Megan Threats and Kristen Bowen, doctoral students at the UNC School of Information and Library Science, are two of the four PhD students selected from a nationwide search to co-teach modules on research design and programming for the iSchool Inclusion Institute (i3).
An undergraduate research and leadership development program hosted by the University of Pittsburgh, i3 prepares students from underrepresented populations for graduate study and careers in the information sciences. Only 25 students are chosen for the program each year.
Threats, Bowen, and the other two teaching fellows will be on-site in Pittsburgh from June 21 to July 6 for the summer introductory institute. In addition to teaching modules that will help prepare the undergraduate i3 Scholars to conduct their yearlong team research projects, fellows serve as role models and mentors, according to the announcement from i3.
Megan Threats, a doctoral candidate at SILS, is studying the impact that information and the rapid expansion of new technologies have on the utilization of HIV prevention, treatment, and care services among high risk populations. In the future, she hopes to design technology-based HIV prevention and treatment interventions, and improve the user experience of consumer health websites and applications.
While pursuing her doctorate at SILS, she has been awarded the Clarivate Analytics/MLA Doctoral Fellowship, the Chancellor’s Doctoral Candidacy Award through the Graduate School’s Initiative for Minority Excellence, and the P.E.O. Scholar Award, among other honors.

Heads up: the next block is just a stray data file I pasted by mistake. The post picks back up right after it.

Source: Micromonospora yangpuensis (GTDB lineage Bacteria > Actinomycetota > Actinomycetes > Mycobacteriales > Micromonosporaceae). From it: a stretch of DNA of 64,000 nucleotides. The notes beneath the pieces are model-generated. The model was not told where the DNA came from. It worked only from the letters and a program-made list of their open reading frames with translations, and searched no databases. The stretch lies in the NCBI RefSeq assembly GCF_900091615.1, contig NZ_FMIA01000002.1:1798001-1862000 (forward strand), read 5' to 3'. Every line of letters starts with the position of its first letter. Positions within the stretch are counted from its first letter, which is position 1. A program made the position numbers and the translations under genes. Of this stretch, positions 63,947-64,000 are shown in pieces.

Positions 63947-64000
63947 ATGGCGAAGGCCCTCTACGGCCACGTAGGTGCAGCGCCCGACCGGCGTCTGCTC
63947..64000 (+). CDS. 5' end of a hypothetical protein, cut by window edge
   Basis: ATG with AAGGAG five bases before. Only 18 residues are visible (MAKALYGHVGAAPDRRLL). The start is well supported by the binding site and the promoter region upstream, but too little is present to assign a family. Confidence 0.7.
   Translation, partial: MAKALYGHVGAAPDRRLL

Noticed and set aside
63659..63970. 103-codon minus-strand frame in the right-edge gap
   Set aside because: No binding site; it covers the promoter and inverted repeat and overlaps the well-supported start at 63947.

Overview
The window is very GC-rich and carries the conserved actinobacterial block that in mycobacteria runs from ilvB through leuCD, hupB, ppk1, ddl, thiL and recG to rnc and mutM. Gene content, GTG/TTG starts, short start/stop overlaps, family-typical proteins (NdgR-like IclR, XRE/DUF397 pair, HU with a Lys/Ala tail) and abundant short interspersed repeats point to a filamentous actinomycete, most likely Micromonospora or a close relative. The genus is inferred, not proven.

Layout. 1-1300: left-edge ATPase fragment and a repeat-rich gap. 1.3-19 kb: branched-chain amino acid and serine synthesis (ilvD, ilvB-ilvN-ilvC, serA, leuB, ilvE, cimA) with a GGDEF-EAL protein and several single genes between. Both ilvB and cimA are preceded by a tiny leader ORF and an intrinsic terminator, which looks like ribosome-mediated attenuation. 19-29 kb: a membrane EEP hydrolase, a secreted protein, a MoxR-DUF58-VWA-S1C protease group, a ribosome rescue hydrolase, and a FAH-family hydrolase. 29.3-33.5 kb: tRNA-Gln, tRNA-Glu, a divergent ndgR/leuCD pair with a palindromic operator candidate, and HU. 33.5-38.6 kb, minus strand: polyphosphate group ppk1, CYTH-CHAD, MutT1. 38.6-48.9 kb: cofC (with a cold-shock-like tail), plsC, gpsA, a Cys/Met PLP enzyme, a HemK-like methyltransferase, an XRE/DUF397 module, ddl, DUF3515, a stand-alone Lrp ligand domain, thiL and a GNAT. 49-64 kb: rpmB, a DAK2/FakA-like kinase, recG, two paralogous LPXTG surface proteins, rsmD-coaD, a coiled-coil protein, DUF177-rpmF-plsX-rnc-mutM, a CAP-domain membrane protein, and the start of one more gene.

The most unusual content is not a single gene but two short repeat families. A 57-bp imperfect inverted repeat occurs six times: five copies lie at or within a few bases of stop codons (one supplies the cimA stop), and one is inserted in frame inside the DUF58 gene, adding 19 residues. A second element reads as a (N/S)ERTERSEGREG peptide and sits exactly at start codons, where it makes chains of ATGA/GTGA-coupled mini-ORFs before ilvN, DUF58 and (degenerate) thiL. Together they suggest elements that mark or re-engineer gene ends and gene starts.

Kristen Bowen is researching the health information behavior of Black & Latinx emerging adults, specifically in relation to socially stigmatized topics such as sexually transmitted diseases, sexual abuse, and mental health. This includes examining the influence that social media and technological advancements have upon these actions.
Bowen is a triple Tar Heel, with an MSLS and BS in Information Science with a second major in English from Carolina. She is also an alum from the 2012 cohort of the i3 program. Bowen said her initial i3 experience was transformational.
“When I found i3, I found my academic home,” she said. “I found a place where even when others may not completely understand me, I know they care about my development and my success. I felt comfortable sharing my perspectives, my concerns, and my passions. My i3 home is a place where I no longer have to be the voice for all black professionals, or female professionals. I can see the richness of diversity in my i3 family’s experiences and thoughts -- and I know that I am home.”